Inbound typically brings in a higher volume of leads of varying quality (the “net” tactic in our fishing analogy)—you can target the right people as best as you can, but others may also find and be drawn in by your message. However, when done correctly with the right message and offer, inbound can attract leads who have legitimate interest in your offering—and potentially are even signaling their readiness to make a purchase decision. They have reached out to you, and they’re doing so for a reason. To attract high-quality leads who are likely to close a deal quickly, you need to choose the right content or offer that signals purchase intent.
Ultimately, the two should work in tandem for the best lead quality. For example, use inbound tactics to bring in qualified leads who are thinking about making a purchase, then employ outbound techniques to try to move them down the funnel. Or use outbound outreach to help test the messaging and targeting for a new market, then optimize inbound to attract leads with the right content.
In the short term, outbound is usually less expensive, especially when you find a partner or a resource to help you get started. It takes very little setup to start outreach, but in order to get results, you have to keep putting gas in the car—if you stop outreach, your pipeline dries up. Scaling outbound sales is hard.
Inbound, on the other hand, takes a lot of resources to implement, but is typically less expensive in the long term. While there are ways to get started quickly, ideally, you’re building an engine that will continue to drive leads to your business with limited effort. The benefits of inbound compound over time, making it the more cost-effective methodology in the long-term.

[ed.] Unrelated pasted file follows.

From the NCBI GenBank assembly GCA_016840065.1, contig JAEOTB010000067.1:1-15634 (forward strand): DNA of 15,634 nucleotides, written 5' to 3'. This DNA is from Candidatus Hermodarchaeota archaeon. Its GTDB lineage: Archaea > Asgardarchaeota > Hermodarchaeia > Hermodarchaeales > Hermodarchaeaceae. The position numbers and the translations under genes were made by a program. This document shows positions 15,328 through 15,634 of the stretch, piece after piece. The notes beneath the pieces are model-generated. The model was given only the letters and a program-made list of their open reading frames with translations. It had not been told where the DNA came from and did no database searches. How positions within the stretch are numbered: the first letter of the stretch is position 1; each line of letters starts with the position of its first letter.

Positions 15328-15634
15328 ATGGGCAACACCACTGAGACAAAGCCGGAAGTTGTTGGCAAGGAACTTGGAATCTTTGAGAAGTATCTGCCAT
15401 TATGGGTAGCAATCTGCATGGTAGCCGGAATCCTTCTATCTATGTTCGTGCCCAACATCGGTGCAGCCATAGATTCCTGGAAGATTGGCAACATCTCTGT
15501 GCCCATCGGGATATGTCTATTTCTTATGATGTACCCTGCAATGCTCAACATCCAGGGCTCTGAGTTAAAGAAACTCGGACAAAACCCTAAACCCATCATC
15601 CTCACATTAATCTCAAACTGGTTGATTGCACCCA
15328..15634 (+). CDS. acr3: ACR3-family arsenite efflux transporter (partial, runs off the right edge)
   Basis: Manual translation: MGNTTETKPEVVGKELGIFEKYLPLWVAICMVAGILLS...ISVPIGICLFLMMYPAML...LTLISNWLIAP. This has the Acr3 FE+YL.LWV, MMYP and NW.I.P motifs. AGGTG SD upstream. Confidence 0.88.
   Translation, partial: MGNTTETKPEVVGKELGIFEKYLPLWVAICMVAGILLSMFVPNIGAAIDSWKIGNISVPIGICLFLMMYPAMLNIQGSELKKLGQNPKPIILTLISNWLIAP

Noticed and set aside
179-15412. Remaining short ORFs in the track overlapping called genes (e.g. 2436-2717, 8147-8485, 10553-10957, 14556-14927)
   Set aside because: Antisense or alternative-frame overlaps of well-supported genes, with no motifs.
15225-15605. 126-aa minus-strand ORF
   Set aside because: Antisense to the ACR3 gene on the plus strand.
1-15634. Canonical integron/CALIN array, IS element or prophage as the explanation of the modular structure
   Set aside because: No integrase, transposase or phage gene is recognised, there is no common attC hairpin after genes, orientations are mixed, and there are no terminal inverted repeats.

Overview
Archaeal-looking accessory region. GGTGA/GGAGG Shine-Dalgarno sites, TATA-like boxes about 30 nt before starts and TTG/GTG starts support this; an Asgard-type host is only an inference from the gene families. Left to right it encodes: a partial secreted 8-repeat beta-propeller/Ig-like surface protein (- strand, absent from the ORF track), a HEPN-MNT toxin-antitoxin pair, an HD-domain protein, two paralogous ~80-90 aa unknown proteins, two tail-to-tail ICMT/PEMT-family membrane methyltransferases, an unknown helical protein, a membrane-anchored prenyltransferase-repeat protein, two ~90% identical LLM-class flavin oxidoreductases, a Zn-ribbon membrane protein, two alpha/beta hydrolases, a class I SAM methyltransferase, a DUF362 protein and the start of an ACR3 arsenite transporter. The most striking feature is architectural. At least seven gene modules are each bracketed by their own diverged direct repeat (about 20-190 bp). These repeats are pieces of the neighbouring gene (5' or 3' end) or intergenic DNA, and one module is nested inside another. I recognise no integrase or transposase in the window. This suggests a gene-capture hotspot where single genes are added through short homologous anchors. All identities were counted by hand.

However, that certainly doesn’t mean you can set it and forget it. With both inbound and outbound, one of the most important points is that you need to refine and improve over time. Try different tactics and messages, see what works, and optimize your process, program, and content to suit your budget and your business.
Building an organic inbound engine takes time, but to get started, your website is one of the most important assets that will set you up for success:
This all comes together to drive more leads: You’re signaling the search engines to show your pages, then you’re using the right content and the right conversion opportunities to bring users down the right path.
In addition, quality content on and off your website will help drive the right people. Employ a mix of social media, social selling, and PR to support inbound and drive traffic to your website. Especially at the beginning, before your inbound engine is fully up-and-running, we often recommend putting paid ads in place to get more leads into the funnel.